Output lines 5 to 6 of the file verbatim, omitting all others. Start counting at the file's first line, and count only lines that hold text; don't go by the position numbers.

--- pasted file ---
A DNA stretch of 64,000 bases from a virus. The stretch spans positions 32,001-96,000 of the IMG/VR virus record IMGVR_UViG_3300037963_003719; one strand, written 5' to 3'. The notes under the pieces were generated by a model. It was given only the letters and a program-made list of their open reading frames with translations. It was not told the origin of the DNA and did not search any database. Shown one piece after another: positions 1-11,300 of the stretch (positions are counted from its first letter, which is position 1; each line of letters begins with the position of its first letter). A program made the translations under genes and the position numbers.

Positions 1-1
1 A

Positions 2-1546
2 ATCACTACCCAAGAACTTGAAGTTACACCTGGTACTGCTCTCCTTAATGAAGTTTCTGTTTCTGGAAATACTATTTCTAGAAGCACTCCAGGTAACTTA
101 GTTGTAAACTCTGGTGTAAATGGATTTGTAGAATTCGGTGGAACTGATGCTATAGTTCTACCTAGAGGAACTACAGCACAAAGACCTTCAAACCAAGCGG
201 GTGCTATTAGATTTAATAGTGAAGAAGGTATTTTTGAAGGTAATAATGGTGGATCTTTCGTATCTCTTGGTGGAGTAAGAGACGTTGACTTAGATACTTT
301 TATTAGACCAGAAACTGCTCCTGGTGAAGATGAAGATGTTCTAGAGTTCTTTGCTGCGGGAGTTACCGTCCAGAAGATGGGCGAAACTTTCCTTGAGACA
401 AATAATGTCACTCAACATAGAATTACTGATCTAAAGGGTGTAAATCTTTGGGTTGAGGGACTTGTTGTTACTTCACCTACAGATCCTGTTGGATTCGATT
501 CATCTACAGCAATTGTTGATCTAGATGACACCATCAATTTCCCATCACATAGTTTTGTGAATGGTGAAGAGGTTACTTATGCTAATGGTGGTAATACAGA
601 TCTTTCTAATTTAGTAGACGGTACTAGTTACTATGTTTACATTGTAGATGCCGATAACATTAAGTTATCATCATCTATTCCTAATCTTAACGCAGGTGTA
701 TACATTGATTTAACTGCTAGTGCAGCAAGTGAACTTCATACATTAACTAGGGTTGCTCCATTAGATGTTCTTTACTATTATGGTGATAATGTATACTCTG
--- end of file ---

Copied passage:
2 ATCACTACCCAAGAACTTGAAGTTACACCTGGTACTGCTCTCCTTAATGAAGTTTCTGTTTCTGGAAATACTATTTCTAGAAGCACTCCAGGTAACTTA
101 GTTGTAAACTCTGGTGTAAATGGATTTGTAGAATTCGGTGGAACTGATGCTATAGTTCTACCTAGAGGAACTACAGCACAAAGACCTTCAAACCAAGCGG